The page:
Swearing + Sharing: Twins at 23 Months


Every night, Roan sticks his bottom lip out and makes a very sad face before Smitty kisses him goodnight. “Roro is sad. Roro needs a kiss” he says, and Smith, large with the power to grant happiness to his older brother always rushes over and plants a giant smackeroo on Roan’s sad face. He doubles-down with a hug and caps it with his version of “I love you”. (Roughly: “I-yu-yo”). This has become so much a routine that Smitty will not kiss him goodnight until Roan pretends he’s sad. If Roan just asks for a kiss, Smith replies with “Sad? Sad. SAD? SAD!!”

He wants to make things better.

Leaf Jumpers

Sheppard on the other hand, has created what I can only describe as baby swear words. They are not imitations of his father or me swearing (because obviously we never swear.) Nope – my Shepz has found some sounds that go together and roll off the tongue that express extreme frustration, anger and sometimes sadness. Sheppard’s swears are not random either. They are consistently used and eloquently placed in his sentences. To wit: “Mama? Mom? MOM! Sheppy snack? Nack? NACK! NACK!” And then….”BALLA-BALLA-BALLA-BALLA NACK!”

Or if Smith takes a toy? “BALLA-BALLA-BALLA-TOY. S-s-s-s-s-mith balla-balla-balla-toy. SAD!”

(I suppose I should be writing BA$#A-BA$#A-BA$#A so the swears aren’t spelled out so graphically but we’re all adults here are we not?)


But these two creatures are also learning the super important and impossible lessons of sharing etiquette. Toddlers hate to share. Hell, I’d say it’s safe to say that most adults hate to share. But Sheppy and Smith are getting it down at lightning speed with only a few minor tweaks needed at this point. To illuminate some nature vs. nurture stuff, some kids are just built to share. Smith is one of those kids. He can have a toy and 8 out of 10 times if Sheppy wants it, he’ll give it up and move on to the next. This is great news for me because Sheppy is built in a way where he wants pretty much everything that Smith has his hands on. So we’ve tried to implement a process where Shep doesn’t turn into a bulldozer grabbing machine. He has to ask, using the words “trade” or “share”, and he has to either sign the word “please” or say it. After he (always) gets what he wants, he has to say “thank you”. And it’s pretty smooth for the most part. Except that Sheppy in his brilliant boy mind has been able to bend a few rules so that he will at times bypass the sharing and trading step, grab a toy, ┬árun away with it yelling “thank you” over his shoulder.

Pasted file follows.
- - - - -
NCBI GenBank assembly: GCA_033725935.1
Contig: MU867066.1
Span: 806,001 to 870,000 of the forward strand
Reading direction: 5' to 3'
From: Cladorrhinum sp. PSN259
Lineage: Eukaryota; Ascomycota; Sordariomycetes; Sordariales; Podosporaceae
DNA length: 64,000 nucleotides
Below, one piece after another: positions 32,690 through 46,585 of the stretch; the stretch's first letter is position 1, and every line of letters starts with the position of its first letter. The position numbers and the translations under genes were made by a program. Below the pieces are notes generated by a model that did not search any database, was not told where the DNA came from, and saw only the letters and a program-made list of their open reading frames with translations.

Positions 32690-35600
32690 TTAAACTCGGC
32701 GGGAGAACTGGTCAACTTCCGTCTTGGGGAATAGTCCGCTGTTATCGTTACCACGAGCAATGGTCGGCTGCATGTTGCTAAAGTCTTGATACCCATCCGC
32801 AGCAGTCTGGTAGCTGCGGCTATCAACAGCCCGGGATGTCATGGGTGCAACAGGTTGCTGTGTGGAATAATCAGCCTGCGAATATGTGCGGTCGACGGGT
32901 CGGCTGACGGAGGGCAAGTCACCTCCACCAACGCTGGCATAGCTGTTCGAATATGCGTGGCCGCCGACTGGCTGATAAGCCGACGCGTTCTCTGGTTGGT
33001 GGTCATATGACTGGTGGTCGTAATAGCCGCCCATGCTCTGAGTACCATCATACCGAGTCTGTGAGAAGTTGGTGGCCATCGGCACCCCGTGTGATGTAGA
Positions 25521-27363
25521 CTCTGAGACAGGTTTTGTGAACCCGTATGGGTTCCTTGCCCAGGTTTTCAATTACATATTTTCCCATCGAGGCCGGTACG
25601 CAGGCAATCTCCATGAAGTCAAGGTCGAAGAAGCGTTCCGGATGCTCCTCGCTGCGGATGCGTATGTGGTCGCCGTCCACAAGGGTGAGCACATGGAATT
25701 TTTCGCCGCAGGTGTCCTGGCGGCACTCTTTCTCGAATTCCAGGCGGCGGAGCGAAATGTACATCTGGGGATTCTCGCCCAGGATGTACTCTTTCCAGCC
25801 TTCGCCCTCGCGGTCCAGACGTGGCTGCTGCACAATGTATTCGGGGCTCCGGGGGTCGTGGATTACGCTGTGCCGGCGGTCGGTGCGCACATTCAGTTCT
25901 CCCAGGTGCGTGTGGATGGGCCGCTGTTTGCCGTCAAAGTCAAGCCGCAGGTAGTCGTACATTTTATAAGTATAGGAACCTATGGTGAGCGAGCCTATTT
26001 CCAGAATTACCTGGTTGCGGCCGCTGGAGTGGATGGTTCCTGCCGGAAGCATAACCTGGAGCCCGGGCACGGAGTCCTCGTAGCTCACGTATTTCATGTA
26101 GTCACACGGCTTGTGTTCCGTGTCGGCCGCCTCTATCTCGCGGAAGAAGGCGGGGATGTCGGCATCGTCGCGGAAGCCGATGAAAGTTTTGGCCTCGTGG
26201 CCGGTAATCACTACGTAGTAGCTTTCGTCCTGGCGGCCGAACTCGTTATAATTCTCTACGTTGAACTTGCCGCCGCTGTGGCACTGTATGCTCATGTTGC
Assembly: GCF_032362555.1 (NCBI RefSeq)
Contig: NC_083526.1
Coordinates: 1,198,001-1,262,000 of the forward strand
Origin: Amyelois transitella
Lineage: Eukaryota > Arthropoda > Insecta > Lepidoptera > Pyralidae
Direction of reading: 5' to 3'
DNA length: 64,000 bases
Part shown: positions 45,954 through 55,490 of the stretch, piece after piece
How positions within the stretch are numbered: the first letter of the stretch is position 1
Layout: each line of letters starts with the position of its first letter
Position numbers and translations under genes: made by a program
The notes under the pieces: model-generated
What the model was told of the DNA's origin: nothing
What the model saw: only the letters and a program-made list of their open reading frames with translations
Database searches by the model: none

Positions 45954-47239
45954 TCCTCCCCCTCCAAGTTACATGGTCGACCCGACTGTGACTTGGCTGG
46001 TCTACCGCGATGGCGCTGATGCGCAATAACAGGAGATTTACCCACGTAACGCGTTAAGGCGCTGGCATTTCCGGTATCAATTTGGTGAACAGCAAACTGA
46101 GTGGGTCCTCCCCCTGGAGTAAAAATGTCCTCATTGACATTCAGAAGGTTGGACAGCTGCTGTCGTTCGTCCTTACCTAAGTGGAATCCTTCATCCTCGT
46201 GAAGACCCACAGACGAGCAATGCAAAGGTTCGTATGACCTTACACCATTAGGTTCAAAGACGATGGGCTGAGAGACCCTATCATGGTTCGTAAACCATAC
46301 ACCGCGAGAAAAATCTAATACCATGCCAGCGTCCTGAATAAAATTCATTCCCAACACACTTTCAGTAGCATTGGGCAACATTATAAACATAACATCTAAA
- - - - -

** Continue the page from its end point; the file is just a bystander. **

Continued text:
Balla-balla-balla toy thief.

Crime Fighters

They are best friends though, and that is without a doubt. When it is time for bed, they run to their cribs. I am being totally literal here. They run. We put them in and sing a quick song, get an “I-yu-yo” from each of them and make an exit. There are no tears. There are not pleadings for us to stay. There is only the sound of bouncing springs and the mimicking of each other’s speech. There is always laughter and when it finally stops, there are two boys splayed out on top of blankets with sweaty necks. I check on them before I go to sleep and cannot believe my stupid dumb luck that I actually get to have these two ridiculous love bombs in my life. Sheppard and Smith could not be more different from each other, but they also just could not be more perfect for each other. I am one lucky balla-balla-balla mother.

5 thoughts on “Swearing + Sharing: Twins at 23 Months

  1. I once heard someone, perhaps a comedian, talking about teaching sharing to toddlers. He tried to put it into perspective. He said, imagine that your husband has just purchased an apple red Ferrari and then imagine his response when the first thing you tell him he must do is to share it with your neighbor Ted. Kind of demystifies why toddlers find sharing such a challenging concept.

  2. It’s the swearing I need to hear. Everyone talks about twins making up their own secret language. Leave it to your two boys to make up their own swear language! Hysterical!!

  3. You know, I thought I saw the famous Fat Cyclist’s sister’s family near that playground last weekend. I’m usually so oblivious to that sort of celebrity sighting.

    I would have said hello, but you weren’t with them and I was with my family, including my son who, having recently entered teenagerhood, is convinced I exist to embarrass him.

    He’s right of course, but your post reminded me when his mode of expression was more entertaining.

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